U.S. News and World Report released its list of the 100 Best National Liberal Arts Colleges on Sept. 9, and Hillsdale College ranked 64th, a 12-point jump from last year’s rankings. On Sept. 5, the Wall Street Journal released its national college rankings, and Hillsdale was again excluded from that list.
The Wall Street Journal does not consider Hillsdale College in its rankings because Hillsdale “does not participate in the federal student aid program,” the Journal’s Senior Director of Communications Steve Severinghaus told The Collegian last year.
Because Hillsdale does not accept federal funds, Hillsdale College student data is not listed in the Department of Education’s “College Scorecard” website, a data tool that lets users compare schools and where WSJ draws its rankings.
“Hillsdale has not been included in the WSJ rankings because they require data on financial aid, indebtedness, and graduate salaries which are drawn from the College Scorecard, which only ‘sees’ students who have taken federal aid,” Hillsdale’s Director of Institutional Research George Allen said in an email. “Further, even if Hillsdale could provide equivalent data on student finances and outcomes, the WSJ rankings include data on race and ethnicity of students and faculty, which Hillsdale does not collect and cannot provide.”
In a letter to the editor of the Wall Street Journal in 2015, Professor of English and former Provost David Whalen wrote, “The Wall Street Journal, like the U.S. Education Department, the White House, and much of the federal bureaucracy, has apparently determined that higher education in this country occurs only within institutions operating under the government’s intrusive, micromanaging hand.”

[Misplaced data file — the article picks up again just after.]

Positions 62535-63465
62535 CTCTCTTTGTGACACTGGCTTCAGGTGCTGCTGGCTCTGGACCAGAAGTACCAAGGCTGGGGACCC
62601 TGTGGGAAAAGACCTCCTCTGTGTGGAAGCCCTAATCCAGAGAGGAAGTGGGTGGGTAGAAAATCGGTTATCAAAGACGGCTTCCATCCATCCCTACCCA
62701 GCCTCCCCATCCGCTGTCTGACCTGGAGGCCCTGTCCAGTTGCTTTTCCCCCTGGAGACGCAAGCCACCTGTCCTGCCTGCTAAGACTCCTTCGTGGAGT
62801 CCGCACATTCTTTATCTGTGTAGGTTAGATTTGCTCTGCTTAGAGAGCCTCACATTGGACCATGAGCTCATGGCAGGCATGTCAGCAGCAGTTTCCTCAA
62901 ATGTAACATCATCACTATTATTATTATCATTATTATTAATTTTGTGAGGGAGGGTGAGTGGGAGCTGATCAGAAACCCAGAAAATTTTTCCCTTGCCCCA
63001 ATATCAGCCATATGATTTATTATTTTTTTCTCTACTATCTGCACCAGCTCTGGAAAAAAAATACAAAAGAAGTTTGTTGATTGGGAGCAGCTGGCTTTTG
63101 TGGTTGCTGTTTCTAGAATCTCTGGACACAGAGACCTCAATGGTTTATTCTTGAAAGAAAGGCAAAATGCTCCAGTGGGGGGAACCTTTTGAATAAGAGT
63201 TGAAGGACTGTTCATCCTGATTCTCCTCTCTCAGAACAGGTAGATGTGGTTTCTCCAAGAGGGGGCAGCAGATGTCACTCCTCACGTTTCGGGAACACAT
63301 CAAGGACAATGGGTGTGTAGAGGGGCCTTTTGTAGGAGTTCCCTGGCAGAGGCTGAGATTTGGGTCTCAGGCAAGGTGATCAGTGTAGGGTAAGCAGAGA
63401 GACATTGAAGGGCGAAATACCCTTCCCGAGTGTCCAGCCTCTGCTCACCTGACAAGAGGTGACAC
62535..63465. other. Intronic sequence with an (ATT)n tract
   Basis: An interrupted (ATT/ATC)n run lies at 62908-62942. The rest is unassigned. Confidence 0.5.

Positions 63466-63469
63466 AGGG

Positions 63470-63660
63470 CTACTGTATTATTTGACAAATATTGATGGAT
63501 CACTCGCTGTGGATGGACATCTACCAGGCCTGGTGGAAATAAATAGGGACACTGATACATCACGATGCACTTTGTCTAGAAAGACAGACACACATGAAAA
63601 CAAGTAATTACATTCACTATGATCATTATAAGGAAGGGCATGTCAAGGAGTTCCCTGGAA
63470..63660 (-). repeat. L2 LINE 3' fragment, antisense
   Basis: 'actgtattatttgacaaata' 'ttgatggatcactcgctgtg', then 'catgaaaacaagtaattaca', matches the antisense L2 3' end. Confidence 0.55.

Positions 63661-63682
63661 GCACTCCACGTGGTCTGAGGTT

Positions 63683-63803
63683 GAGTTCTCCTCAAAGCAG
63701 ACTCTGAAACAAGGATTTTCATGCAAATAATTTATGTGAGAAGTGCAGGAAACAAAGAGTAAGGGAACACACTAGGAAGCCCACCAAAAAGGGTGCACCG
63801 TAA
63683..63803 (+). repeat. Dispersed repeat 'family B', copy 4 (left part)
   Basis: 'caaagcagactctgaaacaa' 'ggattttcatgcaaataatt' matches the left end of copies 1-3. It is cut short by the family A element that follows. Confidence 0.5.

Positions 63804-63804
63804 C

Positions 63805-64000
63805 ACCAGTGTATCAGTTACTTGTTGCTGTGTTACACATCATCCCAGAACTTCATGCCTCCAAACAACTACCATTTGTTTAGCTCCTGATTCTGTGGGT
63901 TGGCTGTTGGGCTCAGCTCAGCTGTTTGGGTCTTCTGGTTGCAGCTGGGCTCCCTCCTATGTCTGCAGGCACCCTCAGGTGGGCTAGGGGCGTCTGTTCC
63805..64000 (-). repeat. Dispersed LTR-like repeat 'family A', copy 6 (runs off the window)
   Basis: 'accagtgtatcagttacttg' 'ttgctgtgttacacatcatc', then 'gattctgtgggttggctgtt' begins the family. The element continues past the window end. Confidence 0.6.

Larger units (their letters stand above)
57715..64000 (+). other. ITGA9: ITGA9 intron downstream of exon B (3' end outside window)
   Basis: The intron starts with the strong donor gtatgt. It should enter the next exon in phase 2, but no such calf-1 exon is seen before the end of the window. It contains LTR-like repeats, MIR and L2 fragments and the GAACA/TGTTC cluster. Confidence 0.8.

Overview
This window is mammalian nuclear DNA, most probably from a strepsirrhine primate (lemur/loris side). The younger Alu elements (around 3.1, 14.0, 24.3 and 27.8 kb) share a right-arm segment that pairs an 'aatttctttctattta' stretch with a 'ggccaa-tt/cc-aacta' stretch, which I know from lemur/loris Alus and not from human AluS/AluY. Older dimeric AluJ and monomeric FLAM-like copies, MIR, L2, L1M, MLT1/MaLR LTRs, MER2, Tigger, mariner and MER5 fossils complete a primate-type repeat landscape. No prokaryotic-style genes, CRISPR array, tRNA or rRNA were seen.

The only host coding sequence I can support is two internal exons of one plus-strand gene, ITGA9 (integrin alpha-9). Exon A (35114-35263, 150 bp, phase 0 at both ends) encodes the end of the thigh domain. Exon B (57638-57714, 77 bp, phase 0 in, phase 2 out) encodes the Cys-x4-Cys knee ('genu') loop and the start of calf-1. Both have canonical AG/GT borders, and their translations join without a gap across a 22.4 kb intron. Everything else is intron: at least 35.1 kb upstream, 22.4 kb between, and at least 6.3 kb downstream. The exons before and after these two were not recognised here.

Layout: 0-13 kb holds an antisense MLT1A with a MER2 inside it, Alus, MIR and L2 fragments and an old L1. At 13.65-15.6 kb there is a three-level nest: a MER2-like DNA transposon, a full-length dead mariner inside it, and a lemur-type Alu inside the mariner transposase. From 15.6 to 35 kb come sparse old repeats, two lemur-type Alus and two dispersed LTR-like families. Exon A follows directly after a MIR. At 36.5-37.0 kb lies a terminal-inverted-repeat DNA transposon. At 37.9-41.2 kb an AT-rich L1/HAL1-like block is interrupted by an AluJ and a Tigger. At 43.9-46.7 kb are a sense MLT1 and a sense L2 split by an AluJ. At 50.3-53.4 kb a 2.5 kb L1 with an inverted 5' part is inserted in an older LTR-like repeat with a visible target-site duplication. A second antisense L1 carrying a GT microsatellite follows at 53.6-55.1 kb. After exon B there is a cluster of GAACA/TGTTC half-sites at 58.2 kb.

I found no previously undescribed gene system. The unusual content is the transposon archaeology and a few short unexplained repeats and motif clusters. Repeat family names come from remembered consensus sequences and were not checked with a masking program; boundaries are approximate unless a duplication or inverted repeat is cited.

The Wall Street Journal ranked 801 U.S. colleges, assessing the schools in areas such as student outcomes and engagement, school resources, and environment.
President of Hillsdale College Larry Arnn said if not for its exclusion, Hillsdale would excel in the WSJ rankings,
“I expect we would do very well on the earnings measures, but our students are not in the database,” Arnn said in an email. “If it wished to be thorough, the Journal would include us and give us an average score on the earnings part, or enter ‘not available.’”
Hillsdale College Provost Christopher VanOrman said that national college rankings never reflect the entirety of the school.
“Being ranked highly in these reviews is always humbling and certainly helps to recruit excellent faculty and students, but it is important to realize that these rankings do not fully describe the excellence of the college,” VanOrman said in an email.
When asked about the metrics for rating colleges, Arnn said that these metrics never tell the whole story.
“In this fully-managed society, the federal government funds a significant part of higher education nearly everywhere,” Arnn said in an email. “Then it tracks people through life by the Internal Revenue Service. Now it is putting those numbers together to measure how colleges prepare graduates for ‘success.’ Success is measured in earnings. But no one seriously thinks that earnings is the whole story or even the main story.”